One of the benefits of exercise is that it improves cardiovascular fitness. Your heart rate, or pulse, is the number of times your heart beats in a minute and is an indicator of how hard your heart is working during exercise. Learning to monitor your heart rate will help ensure you are getting the most out of your workout without overdoing it.
At rest, the average heart beats around 50 to 90 times per minute. Very fit athletes tend to have lower heart rates, while those who smoke, are overweight or have high blood pressure have heart rates higher than normal.
There are several options for determining your heart rate, whether at rest or during exercise. You can use a heart monitor, which is a relatively inexpensive device that straps around your chest and registers a number to a wristwatch-like gadget.
For a cheaper alternative that is just as effective, gently place two fingers against the side of your neck, below your jawbone, until you feel a strong beat. You also can place two fingertips on the outer edge of an upturned hand, just below where the hand meets the wrist, until you feel a strong beat. Count the beats for 15 seconds and multiply by four to get your heart rate.
To make sure you are exercising properly, you will first need to calculate your maximum heart rate. This number is a guideline that suggests how hard your heart can possibly beat. Men simply subtract their age from 220. Women should subtract their age from 226. So a healthy, 30-year-old male would have a maximum heart rate of about 190. For a woman around the same age, that number would be 196.
This number is an estimate of how fast your heart is capable of beating. The goal of a complete cardiovascular workout is to aim to be within your target heart rate zone, which is typically 50 to 70 percent of your maximum heart rate.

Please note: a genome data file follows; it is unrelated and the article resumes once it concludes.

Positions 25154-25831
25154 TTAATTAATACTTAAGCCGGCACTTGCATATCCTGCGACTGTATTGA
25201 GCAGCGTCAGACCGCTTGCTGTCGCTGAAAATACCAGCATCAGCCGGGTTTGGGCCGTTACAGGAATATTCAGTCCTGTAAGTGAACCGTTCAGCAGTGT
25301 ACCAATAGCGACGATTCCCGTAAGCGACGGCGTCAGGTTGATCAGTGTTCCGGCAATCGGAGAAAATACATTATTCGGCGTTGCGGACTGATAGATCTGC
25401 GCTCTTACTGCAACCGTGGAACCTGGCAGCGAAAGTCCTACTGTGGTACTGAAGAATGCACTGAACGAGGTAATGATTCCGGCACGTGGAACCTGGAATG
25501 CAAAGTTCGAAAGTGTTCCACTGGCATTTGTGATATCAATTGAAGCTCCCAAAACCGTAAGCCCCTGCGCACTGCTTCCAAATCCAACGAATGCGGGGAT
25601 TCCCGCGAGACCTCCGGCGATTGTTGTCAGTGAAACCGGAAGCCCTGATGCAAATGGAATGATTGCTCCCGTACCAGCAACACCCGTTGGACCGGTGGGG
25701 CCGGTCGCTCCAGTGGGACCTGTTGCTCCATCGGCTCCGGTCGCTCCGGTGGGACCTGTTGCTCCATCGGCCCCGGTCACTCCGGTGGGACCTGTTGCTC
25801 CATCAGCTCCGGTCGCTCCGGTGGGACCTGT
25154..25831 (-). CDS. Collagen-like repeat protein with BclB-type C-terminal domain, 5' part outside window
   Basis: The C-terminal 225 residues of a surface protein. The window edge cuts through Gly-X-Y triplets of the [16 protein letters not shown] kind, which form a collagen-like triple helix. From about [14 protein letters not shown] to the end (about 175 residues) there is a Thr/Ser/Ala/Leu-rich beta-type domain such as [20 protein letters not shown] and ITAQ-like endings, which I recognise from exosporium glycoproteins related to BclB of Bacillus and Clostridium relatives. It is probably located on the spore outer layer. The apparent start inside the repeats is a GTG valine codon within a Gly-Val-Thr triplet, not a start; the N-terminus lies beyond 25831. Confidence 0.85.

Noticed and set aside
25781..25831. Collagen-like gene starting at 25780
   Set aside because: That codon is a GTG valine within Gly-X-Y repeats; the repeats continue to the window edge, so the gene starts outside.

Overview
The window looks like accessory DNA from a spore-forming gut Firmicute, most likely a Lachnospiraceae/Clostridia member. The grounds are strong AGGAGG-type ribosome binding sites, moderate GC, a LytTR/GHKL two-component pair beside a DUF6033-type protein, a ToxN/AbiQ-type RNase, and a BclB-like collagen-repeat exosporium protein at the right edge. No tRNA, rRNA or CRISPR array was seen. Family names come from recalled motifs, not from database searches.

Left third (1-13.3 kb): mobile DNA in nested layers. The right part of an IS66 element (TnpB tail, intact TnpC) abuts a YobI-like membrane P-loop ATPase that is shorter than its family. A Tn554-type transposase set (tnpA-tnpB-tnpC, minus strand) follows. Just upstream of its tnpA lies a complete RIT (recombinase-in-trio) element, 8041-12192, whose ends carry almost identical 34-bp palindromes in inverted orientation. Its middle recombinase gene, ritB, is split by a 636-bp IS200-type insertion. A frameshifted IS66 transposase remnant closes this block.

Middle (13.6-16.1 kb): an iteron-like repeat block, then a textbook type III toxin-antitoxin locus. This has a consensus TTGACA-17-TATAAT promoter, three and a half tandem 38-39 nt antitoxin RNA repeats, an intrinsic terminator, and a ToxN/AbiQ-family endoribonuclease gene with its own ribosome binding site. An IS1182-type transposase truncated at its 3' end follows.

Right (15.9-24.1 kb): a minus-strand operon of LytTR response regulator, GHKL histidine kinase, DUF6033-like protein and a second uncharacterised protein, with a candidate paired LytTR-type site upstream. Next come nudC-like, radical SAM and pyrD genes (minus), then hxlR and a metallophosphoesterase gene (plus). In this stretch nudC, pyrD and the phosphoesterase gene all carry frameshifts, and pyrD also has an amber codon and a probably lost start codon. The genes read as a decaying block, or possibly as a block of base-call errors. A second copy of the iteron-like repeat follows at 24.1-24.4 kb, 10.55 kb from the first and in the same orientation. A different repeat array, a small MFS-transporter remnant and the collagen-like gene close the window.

At the beginning of a new exercise regimen, aim for the lower end of the target heart rate zone and gradually ramp up to the higher end. For example, a 30-year-old male just beginning a fitness routine should aim for a heart rate close to 95 and should work up to a heart rate around 133. Achieving a heart rate within this zone has been shown to help decrease body fat, blood pressure and cholesterol, all with a relatively low risk of injury.
The "talk test" can help gauge if you are exceeding the target zone. If you are at the lower end of your target zone, around 50 percent of your maximum heart rate, to you should be able to talk easily while exercising but still feel like you are exuding a good effort into your workout. At the upper end of your zone, closer to 70 percent of your maximum heart rate, it will become difficult to carry on a conversation during exercise. This is simply a guide and not a substitute for being aware of what your body tells you throughout any exercise program.
The more conditioned your heart becomes, the more challenging it is to elevate your heart rate. The healthy heart rate zone is adjustable, depending on the level of fitness desired. For more intense fat-burning, endurance and performance workouts, the scale will shift approximately 10 percentage points, respectively. It is recommended that you only work toward these goals under the guidance of a physician or certified trainer.
A treadmill stress test is another accurate method of determining your heart health and should be considered for those who are overweight, have a history of heart disease or are over age 35.